♦ Sphere: Political-economic.  Economy, all segments.  Political, especially executive and legislative branches, government ministries, and when provincial and regional governments are completed and have authority, their executive and legislative branches as well. 
♦ Relationship to Iraq Study Group Report: no clear correlation to Iraq, although the ISG has lots of recommendations for U.S. aid.

♦ Why is this a benchmark?  Last year, Iraq only spent 22% of its budget on reconstruction.  Just as the Government of Iraq has not purchased military equipment and supplies under Benchmark No. 10, it has also not funded new social services or economic aid; nor has it revitalized utility grids (although the U.S. military has certainly tried, in very specific attempts to do so.) or other support infrastructure we all consider necessary to state-building.  The provision of security is the first necessary requirement in Iraq, but there is more than one kind of security that people expect from government.  If the government does not provide at least a minimal number of these expected securities, it has no meaning or relevance within its territory, and hence, no reason for being.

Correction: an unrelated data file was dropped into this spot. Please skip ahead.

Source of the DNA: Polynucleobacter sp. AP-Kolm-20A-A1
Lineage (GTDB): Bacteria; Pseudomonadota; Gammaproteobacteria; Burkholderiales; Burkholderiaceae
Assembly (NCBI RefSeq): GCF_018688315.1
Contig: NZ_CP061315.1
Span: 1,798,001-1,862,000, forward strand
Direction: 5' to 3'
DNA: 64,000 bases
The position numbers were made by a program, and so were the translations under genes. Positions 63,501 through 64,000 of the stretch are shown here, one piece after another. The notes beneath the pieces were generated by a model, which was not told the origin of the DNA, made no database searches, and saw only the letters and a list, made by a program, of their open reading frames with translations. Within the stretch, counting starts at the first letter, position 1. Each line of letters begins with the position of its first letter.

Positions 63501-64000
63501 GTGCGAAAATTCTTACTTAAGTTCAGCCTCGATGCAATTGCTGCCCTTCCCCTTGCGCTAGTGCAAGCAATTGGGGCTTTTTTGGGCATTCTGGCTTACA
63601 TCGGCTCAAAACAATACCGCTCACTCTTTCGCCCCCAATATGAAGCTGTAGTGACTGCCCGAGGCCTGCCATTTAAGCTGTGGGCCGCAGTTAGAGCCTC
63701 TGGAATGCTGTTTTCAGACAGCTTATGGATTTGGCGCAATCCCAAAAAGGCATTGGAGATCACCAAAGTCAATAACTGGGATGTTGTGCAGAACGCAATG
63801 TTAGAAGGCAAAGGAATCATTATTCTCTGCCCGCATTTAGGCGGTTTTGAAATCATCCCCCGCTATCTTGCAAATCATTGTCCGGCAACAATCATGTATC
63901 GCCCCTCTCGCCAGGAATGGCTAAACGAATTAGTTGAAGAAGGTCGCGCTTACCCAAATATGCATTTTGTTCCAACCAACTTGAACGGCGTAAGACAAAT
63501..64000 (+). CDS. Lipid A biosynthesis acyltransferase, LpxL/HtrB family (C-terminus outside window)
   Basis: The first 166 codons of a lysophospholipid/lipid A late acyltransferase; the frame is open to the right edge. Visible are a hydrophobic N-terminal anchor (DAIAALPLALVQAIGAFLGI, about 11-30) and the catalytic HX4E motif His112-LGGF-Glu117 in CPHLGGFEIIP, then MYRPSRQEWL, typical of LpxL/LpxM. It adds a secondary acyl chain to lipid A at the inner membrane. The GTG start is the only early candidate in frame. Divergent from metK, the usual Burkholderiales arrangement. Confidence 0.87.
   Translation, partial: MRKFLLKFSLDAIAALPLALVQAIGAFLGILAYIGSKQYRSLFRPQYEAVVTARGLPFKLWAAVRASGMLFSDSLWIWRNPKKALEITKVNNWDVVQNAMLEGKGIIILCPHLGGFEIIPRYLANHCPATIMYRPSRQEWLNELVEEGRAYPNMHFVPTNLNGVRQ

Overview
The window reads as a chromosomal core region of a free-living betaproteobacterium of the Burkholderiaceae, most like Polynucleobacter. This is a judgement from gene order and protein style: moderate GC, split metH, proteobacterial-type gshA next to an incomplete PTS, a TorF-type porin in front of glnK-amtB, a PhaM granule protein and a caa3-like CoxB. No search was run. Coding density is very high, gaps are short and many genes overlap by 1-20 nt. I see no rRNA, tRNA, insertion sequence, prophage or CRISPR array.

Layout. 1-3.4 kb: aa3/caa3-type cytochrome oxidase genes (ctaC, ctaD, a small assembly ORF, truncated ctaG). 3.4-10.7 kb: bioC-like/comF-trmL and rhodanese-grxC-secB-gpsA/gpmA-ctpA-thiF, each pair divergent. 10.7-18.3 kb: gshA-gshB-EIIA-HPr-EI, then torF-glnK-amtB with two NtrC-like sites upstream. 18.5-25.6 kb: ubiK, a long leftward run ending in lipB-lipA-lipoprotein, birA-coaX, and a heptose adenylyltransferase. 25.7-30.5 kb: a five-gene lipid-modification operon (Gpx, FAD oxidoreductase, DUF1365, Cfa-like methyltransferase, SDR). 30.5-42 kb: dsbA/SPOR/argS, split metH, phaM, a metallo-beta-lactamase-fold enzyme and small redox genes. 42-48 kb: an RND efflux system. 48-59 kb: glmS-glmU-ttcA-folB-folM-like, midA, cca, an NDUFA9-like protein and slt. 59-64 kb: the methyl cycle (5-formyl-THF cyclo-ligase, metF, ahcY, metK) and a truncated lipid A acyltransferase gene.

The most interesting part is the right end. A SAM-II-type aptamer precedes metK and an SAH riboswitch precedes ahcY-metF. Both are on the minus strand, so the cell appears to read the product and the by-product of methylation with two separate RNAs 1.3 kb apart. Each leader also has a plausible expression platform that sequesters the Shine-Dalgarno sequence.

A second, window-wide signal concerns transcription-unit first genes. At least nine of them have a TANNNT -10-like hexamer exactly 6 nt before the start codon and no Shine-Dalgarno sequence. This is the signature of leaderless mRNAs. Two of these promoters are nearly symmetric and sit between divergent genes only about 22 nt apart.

♦ Supporting documents:
GAO, July 2005–Funding Iraq: Status of Funding/Reconstruction
GAO, January 2007–Key Issues for Funding Iraq Reconstruction

Loose Lips Sink ShipsBenchmark No. 18: National unity, part one of one million
Ensuring that Iraq’s political authorities are not ndermining or making false accusations against members of the Iraqi Security Forces (ISF).
♦ Sphere: Security, media, politicians, sectarianists of all types
♦ Relationship to Iraq Study Group Report: none, it was based upon events

♦ Why is this a benchmark?  This benchmark is related to the political and media aspects of Benchmark No. 8, non-military support of security goals.  Apparently it needs to be revisited, for two reasons: first, this specifies talking badly about the Iraq Security forces; and second, because there have been specific, non-verifiable reports, possibly propaganda, that tends to diminish the legitimacy of Iraq’s various security personnel and their ability to implement Benchmarks 9, 10, and 11. (Developing a national military, enabling it–insisting that it act in non-sectarian manner).
♦ Supporting documents:
February 21, 2007, International Herald Tribune, Rape accusations held false by Iraqi government–remember this?  Nobody knew what to do with this then, and we still don’t.

World War II Poster: Fototime.com

Advertisements